Boring but critical net interest margins — the difference between what a bank pays on deposits and what it charges on loans — have been under pressure for years because of historically low interest rates. There just isn’t as much room to make money when 30-year mortgages are going for a national average of just 3.6%.
But as the results from the banks’ most recent quarters show, those net interest margins are getting squeezed at an accelerating rate.
How can that be when the Federal Reserve and the bond market have been suffocating rates for more than five years now?
As time marches on, borrowers have been paying down their older, higher-interest loans. As a result, banks’ total loan portfolios are throwing off less interest — and banks can’t do much to reverse the trend until rates rise.
Wells Fargo, for example, said its first-quarter net interest margin dropped to 3.48% from 3.91% in the year-ago period. Sequentially, net interest margin fell from 3.56% in the fourth quarter of last year and 3.66% in the third quarter.
JPM, meanwhile, said another drop in net interest margin caused net interest income to decline 2%.
With the market and the Fed signaling low rates for the foreseeable future, net interest margin — that bread-and-butter of boring old banking — is going to remain a drag on the sector’s bottom line.
The focus on disappointing net interest margins helps explain why shares in both banks sold off on the earnings news, even though both reported earnings per share that easily topped Wall Street expectations.
But, strange as it might seem, the selloff is actually kind of good news for what it reveals about the market’s attitude toward banks. If anything, we probably should be pleased to see the Street sweating such metrics.
Hey, after years of existential bank crises, we’re finally getting back to fretting about banks in a business-as-usual way. It’s almost refreshing.
After all, it’s not like concern over net interest margins is new. It’s just that ever since the financial crisis, investors have been more concerned over the health of banks’ balance sheets, their loan losses, the dearth of deal activity, the sluggish capital markets, crazy-stupid trading losses, their ability to buy back shares and pay dividends … the list goes on.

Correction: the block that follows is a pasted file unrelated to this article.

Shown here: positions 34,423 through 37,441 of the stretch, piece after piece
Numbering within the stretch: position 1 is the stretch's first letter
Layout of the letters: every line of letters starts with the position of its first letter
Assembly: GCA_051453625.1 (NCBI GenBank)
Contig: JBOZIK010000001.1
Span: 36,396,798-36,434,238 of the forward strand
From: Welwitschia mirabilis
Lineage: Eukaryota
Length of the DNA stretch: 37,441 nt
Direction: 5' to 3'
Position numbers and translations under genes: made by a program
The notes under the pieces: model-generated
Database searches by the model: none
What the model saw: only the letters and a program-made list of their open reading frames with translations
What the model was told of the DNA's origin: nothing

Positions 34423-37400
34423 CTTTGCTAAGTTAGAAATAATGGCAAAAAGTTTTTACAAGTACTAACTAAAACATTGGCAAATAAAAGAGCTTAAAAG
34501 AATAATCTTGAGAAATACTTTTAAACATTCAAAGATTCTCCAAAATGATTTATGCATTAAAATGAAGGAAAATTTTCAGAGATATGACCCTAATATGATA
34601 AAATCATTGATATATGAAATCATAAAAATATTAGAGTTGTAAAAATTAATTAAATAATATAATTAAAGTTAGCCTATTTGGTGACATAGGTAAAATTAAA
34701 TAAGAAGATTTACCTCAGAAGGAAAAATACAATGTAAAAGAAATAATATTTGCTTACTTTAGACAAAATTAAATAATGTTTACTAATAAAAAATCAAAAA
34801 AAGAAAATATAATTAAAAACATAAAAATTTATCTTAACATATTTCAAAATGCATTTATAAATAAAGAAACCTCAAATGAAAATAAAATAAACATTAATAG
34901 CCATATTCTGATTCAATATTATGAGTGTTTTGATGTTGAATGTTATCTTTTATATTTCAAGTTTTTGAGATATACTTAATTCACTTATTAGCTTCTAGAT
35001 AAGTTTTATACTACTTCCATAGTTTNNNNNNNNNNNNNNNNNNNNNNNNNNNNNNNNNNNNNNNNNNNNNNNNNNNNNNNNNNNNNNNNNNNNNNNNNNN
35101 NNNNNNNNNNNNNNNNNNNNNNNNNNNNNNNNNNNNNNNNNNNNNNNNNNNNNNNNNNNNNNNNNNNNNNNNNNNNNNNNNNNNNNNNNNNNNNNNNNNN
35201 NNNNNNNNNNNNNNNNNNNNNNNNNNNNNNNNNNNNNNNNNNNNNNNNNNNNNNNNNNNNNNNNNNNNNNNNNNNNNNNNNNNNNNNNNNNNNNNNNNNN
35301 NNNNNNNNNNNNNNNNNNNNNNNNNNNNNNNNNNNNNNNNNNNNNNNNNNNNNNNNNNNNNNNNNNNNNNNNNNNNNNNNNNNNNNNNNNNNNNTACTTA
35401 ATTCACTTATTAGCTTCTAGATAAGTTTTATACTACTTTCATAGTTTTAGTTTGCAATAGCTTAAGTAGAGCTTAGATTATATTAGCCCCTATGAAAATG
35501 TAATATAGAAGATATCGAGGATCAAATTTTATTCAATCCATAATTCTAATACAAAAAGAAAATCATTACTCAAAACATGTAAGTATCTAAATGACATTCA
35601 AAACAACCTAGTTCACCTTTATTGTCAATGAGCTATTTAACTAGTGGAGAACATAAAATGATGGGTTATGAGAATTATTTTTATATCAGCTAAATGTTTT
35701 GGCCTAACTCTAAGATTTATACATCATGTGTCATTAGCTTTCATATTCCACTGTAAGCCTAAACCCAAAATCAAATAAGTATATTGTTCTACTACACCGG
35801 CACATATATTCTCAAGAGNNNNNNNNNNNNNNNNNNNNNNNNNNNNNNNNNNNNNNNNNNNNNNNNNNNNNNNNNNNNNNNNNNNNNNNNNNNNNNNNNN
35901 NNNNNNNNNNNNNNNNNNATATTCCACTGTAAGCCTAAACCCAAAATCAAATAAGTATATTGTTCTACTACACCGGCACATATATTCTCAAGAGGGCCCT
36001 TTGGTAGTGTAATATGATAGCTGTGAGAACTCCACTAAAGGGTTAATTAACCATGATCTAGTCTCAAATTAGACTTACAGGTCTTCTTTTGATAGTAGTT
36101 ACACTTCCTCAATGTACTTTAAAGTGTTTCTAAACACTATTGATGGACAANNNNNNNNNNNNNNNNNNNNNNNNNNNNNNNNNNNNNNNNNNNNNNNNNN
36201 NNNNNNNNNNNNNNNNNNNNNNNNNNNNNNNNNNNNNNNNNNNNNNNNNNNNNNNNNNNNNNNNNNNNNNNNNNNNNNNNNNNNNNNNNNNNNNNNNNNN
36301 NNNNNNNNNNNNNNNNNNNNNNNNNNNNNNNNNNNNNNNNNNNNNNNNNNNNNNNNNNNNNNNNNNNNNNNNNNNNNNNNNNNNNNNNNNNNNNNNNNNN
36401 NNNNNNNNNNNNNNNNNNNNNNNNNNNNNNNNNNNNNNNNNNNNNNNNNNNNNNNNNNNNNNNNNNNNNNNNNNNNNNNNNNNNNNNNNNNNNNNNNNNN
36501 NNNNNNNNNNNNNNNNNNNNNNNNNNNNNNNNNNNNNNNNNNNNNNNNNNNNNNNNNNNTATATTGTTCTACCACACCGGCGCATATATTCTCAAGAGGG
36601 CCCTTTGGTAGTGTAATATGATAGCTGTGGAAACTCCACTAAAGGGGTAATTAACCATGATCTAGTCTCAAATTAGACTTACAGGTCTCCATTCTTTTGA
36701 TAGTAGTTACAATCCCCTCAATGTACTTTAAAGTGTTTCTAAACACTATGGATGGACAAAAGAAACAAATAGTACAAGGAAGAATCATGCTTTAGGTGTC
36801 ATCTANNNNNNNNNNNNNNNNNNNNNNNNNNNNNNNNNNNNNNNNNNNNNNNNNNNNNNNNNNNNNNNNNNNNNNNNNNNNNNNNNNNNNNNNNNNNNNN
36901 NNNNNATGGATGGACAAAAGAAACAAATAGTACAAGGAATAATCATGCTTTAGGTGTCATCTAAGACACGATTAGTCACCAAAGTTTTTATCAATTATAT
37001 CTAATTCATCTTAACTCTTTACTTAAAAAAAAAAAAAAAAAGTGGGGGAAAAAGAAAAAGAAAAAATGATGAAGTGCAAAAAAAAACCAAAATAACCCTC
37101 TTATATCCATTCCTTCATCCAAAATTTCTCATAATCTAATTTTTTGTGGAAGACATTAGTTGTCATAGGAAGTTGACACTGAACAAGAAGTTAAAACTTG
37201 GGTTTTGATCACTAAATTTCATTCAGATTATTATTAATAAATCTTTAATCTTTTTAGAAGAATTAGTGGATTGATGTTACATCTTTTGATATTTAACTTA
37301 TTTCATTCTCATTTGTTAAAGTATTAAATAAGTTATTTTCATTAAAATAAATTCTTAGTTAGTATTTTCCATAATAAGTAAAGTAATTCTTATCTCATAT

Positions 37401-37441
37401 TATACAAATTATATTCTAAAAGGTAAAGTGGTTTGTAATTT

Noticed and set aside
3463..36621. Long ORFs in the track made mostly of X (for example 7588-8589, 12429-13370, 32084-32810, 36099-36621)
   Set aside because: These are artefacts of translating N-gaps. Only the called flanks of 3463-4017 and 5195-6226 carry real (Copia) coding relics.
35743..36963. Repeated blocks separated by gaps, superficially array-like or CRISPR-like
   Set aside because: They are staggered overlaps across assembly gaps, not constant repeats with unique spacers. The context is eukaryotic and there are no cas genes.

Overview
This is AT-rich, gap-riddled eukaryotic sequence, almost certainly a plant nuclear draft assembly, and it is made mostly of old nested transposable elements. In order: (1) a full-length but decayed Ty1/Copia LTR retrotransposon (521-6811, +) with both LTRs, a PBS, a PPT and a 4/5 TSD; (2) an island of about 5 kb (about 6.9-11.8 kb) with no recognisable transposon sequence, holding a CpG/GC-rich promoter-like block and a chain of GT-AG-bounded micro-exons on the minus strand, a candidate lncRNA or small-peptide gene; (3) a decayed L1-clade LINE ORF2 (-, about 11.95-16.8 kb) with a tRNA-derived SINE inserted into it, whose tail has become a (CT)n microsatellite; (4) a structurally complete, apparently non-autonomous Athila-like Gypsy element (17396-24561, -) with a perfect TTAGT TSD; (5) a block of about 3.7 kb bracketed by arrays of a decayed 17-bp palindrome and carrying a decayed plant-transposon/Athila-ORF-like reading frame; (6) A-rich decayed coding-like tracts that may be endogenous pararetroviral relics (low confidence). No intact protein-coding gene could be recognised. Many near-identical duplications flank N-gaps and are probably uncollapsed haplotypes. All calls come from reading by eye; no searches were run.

But bank balance sheets have been on the mend for years now. Both Wells Fargo and JPM said loan losses once again declined year-over-year. It’s old news, and that helps put the core business of banking — lending money at interest — in the spotlight.
Now, it’s not good news that both JPM and Wells Fargo saw tepid loan growth in the first quarter — loans that are less profitable because of falling net interest margins. JPMorgan CEO Jamie Dimon said in a statement that loan growth was soft across the entire industry in the first quarter. That sure didn’t help the bank’s consumer banking business, which reported a 12% drop in profit, excluding accounting adjustments.
And Wells Fargo, the nation’s biggest home lender, reported a second consecutive quarter of declining mortgage and refinancing activity. Fees from mortgages fell 2% in the first quarter after dropping 9% at the end of last year.
The slowdown wasn’t entirely unexpected. The rush to refinance mortgages at near-record low rates is naturally running its course.
Rather, what’s interesting is the market’s renewed focus on such basic bank measures. After everything we’ve been through, drilling down into the fundamentals of loan growth and interest margins almost seems quaint.
JPM and WFC might have disappointed the Street with those figures, but it’s almost perversely good news that they matter so much again. After years of too much bank drama, it’s almost a boring and blessed relief.
As of this writing, Dan Burrows did not hold a position in any of the aforementioned securities.